Greenfire News: Late July-October, 2001

Crystals of frost glitter on the grasses, lit by the early morning sun. Orange leaves float down from the cottonwoods. I struggle to recall writing the previous Greenfire Preserve report on a warmer-than-comfortable day in late July.

Back then, all I could think about was shutting down the irrigation to avoid spending my day restoring traction to irrigation towers mired in muck. In retrospect, the job of keeping the irrigation system up and running was worthwhile. The fields of grass stand belt-buckle high, and Iím amazed watching deer disappear as they lie down to snooze under the warm fall sun. They are getting fat, so fat that I detect a slight waddle in the gait of the regular residents. Some I see daily; others come and go.

Oh yes, theyíre easy to tell apart. A few are so distinctive that I give them names like Scratch, an old doe with a long scar down her neck. I can imagine a close call with a mountain lion as the root of that injury, but more likely the culprit is a barbed-wire fence or a close encounter with a pickup truck. If a mountain lion had come that close, itís doubtful that Scratch would be eating Greenfire grass today.

I take comfort knowing the fence that might have scarred her neck was removed last winter. I take comfort knowing that tall, lush grass has returned to the river bottom of the East Fork after 100 years, when cows arrived to mow it to bare dirt. For the first time in a century, wildlife like Scratch has plenty of grass to munch without being persecuted for vandalizing someoneís haystack -- plenty of grass to store fat for the battle against hunger and the killing cold of a severe winter.

Oh, and I must tell you about the family of five -- otter, that is. I observed them swimming up the river just below the east deck of the main house at Greenfire. I thrilled to watch two adults and three young work their way up the East Fork, surfacing in unison, then diving, surfacing and diving again as they swam up the river fluidly and effortlessly against the stiff current. I was reminded of dolphins racing ahead of a boatís bow. Every time I see otter, I get this giddy feeling, and all I want to do is giggle. Iím sure it comes from sensing that otter live to play. How you can feel their joy. There are those who would claim this is all anthropomorphic, but donít believe it. Otter love life, and itís an honor to live with them at the preserve, where otter and deer and the western wood peewee rule.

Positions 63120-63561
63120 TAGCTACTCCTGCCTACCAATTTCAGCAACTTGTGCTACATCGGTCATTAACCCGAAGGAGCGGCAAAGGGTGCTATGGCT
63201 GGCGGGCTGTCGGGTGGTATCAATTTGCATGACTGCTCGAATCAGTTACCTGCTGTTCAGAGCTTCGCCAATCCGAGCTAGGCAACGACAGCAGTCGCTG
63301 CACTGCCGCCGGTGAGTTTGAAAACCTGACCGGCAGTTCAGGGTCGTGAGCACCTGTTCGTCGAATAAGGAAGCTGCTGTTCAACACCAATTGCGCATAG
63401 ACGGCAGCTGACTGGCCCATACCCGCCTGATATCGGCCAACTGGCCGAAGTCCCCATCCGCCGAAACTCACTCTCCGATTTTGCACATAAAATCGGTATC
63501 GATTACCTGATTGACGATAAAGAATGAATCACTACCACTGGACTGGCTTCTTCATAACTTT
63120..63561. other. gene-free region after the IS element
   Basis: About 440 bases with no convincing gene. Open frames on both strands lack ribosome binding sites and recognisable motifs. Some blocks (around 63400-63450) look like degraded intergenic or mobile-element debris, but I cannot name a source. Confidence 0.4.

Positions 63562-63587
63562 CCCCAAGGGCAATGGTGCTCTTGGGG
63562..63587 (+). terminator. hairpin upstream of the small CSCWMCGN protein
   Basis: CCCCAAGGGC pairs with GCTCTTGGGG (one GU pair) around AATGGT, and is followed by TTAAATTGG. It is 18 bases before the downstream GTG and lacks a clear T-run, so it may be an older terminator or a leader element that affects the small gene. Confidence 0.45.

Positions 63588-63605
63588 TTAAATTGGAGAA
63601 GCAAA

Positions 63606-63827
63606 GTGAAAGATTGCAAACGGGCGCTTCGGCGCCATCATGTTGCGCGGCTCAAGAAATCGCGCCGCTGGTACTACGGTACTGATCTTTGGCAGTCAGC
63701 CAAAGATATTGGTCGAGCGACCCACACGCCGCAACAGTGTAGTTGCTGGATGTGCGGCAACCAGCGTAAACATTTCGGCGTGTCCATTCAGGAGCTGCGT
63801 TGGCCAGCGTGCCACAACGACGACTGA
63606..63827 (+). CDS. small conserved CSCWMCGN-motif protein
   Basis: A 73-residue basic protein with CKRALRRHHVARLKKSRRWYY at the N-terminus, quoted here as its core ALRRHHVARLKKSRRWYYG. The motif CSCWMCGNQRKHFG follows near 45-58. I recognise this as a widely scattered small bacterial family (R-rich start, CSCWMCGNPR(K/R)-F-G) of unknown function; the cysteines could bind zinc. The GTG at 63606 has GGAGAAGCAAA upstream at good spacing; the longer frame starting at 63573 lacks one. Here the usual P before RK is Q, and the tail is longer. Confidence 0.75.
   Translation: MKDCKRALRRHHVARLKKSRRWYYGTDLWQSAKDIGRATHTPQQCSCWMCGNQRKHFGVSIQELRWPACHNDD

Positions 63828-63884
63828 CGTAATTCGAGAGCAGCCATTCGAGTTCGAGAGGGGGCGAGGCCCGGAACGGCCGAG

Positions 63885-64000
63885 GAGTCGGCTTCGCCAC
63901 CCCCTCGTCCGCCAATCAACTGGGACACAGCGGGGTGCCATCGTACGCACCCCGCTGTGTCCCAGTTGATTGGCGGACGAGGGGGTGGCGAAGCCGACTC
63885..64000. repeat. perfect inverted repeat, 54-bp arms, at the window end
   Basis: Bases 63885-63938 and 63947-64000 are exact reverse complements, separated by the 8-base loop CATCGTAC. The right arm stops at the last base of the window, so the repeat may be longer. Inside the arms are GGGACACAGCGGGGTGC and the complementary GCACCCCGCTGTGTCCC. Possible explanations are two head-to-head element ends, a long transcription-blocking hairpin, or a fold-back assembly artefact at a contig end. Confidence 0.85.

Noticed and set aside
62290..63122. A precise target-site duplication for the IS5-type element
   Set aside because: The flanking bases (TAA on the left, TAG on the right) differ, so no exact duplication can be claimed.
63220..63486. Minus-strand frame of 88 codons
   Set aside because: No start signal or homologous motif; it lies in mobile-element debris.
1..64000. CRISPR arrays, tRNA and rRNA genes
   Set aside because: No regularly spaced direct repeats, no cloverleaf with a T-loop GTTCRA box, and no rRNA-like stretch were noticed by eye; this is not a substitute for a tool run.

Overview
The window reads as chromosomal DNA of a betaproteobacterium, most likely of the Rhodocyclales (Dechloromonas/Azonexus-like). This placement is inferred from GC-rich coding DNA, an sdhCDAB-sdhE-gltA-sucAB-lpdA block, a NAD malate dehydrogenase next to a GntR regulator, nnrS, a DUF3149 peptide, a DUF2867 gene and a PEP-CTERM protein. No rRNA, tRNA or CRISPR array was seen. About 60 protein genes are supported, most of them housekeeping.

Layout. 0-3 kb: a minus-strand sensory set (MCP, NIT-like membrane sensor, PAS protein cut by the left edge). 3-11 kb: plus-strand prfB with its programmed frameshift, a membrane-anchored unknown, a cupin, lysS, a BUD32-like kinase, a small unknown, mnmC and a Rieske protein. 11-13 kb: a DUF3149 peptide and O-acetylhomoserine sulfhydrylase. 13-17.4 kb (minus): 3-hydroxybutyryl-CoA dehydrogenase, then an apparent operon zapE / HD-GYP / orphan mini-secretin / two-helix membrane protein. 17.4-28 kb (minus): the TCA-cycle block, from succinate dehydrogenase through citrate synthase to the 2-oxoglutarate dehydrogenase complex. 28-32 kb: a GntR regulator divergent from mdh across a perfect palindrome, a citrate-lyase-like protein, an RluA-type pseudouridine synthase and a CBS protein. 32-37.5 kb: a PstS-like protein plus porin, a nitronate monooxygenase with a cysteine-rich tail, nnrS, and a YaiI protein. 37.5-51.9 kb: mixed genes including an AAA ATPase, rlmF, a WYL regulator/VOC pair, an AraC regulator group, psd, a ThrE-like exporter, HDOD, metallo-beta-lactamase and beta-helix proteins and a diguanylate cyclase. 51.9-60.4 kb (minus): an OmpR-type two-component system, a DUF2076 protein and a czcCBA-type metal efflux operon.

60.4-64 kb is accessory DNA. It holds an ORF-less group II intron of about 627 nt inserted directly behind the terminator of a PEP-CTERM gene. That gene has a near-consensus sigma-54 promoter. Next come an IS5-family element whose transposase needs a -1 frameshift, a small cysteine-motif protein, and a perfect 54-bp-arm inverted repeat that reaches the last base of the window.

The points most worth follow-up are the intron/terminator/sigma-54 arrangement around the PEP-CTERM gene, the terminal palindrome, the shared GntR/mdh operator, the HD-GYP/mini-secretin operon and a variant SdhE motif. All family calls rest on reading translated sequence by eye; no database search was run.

Back to the business of Greenfire. Led by WWP event coordinator Stefanie Marvel, planning for the inaugural Greenfire Revival began in the summer, and preparations followed in September at the preserve. Stephanie and Judy Hall worked on invitations and coordinated the menu, while board member Gene Bray trucked in some serious industrial cooking equipment, refurbished it and hooked it up.

Stefanie coordinated all of the meals and activities for the revival, with able assistance from Judy and Irene Bray. Larry Barnes took early-birds on a birding expedition at daybreak Saturday. WWP executive director Jon Marvel and president Kelley Weston led guests on field tours on and near the Greenfire property. Jon and WWP counsel Laird Lucas spoke about the groupís strategies and legal victories.

After dinner Saturday, guests could have danced all night to the country swing of the Al Yates Trio, but the band had to drive back to the Wood River Valley.

Stream Crossing

Thunderstorm Building

The weather -- accented by an evening thunderstorm -- was glorious and dramatic, and I think I can speak for everyone in saying that the event was an empowering experience, not to mention a great time with great food and great people. Several guests traveled long distances to attend, and for that we are grateful. Many of us made new and lasting friends. Unfortunately, most of the salmon had finished spawning and were gone by the time everyone arrived. Nonetheless, some guests observed chinook in the East Fork.

Two matters concerning Greenfireís grazing allotments have occurred since my previous report. First, the Yankee Fork Ranger District informed us that we have until Sept. 13, 2002, to validate permits for the Salmon River Breaks and Spud Creek allotments. Until then, we remain the preferred applicant for these term grazing permits. Validation of the permit requires that we own cows and place 90 percent of the permitted number of livestock on the allotments during the permitted grazing season.

Second, the Yankee Fork Ranger District made a decision in September to implement a prescribed burn in the Basin Creek drainage. The drainage is in the Salmon River Breaks grazing allotment and is home to anadromous fish, bull trout and lynx. The proposed burn would degrade the habitat of these and other animals. We submitted an appeal on Oct. 26. Stay tuned.